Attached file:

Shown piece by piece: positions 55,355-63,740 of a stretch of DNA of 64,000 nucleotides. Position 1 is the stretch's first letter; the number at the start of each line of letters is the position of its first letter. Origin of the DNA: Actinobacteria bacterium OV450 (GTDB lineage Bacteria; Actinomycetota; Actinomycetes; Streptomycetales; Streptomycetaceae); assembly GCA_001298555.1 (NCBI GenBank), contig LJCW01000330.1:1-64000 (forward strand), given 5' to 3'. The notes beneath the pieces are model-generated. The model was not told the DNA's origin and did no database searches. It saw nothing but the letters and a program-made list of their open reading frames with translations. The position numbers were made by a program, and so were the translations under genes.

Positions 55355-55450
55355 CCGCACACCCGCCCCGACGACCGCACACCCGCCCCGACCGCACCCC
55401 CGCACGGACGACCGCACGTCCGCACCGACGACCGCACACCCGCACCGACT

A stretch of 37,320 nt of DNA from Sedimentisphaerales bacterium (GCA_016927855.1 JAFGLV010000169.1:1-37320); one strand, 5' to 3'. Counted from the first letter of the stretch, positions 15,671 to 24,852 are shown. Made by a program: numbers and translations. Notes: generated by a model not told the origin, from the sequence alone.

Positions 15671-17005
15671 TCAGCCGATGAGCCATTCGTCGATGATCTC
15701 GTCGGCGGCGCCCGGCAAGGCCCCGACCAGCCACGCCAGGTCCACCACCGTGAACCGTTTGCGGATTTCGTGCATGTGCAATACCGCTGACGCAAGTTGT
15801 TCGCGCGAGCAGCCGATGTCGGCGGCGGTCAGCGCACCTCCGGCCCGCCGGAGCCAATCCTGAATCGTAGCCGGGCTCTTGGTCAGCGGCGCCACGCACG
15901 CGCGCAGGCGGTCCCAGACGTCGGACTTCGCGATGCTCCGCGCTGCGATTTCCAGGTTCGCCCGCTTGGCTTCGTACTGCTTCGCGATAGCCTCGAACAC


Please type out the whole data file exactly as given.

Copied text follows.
Shown piece by piece: positions 55,355-63,740 of a stretch of DNA of 64,000 nucleotides. Position 1 is the stretch's first letter; the number at the start of each line of letters is the position of its first letter. Origin of the DNA: Actinobacteria bacterium OV450 (GTDB lineage Bacteria; Actinomycetota; Actinomycetes; Streptomycetales; Streptomycetaceae); assembly GCA_001298555.1 (NCBI GenBank), contig LJCW01000330.1:1-64000 (forward strand), given 5' to 3'. The notes beneath the pieces are model-generated. The model was not told the DNA's origin and did no database searches. It saw nothing but the letters and a program-made list of their open reading frames with translations. The position numbers were made by a program, and so were the translations under genes.

Positions 55355-55450
55355 CCGCACACCCGCCCCGACGACCGCACACCCGCCCCGACCGCACCCC
55401 CGCACGGACGACCGCACGTCCGCACCGACGACCGCACACCCGCACCGACT

A stretch of 37,320 nt of DNA from Sedimentisphaerales bacterium (GCA_016927855.1 JAFGLV010000169.1:1-37320); one strand, 5' to 3'. Counted from the first letter of the stretch, positions 15,671 to 24,852 are shown. Made by a program: numbers and translations. Notes: generated by a model not told the origin, from the sequence alone.

Positions 15671-17005
15671 TCAGCCGATGAGCCATTCGTCGATGATCTC
15701 GTCGGCGGCGCCCGGCAAGGCCCCGACCAGCCACGCCAGGTCCACCACCGTGAACCGTTTGCGGATTTCGTGCATGTGCAATACCGCTGACGCAAGTTGT
15801 TCGCGCGAGCAGCCGATGTCGGCGGCGGTCAGCGCACCTCCGGCCCGCCGGAGCCAATCCTGAATCGTAGCCGGGCTCTTGGTCAGCGGCGCCACGCACG
15901 CGCGCAGGCGGTCCCAGACGTCGGACTTCGCGATGCTCCGCGCTGCGATTTCCAGGTTCGCCCGCTTGGCTTCGTACTGCTTCGCGATAGCCTCGAACAC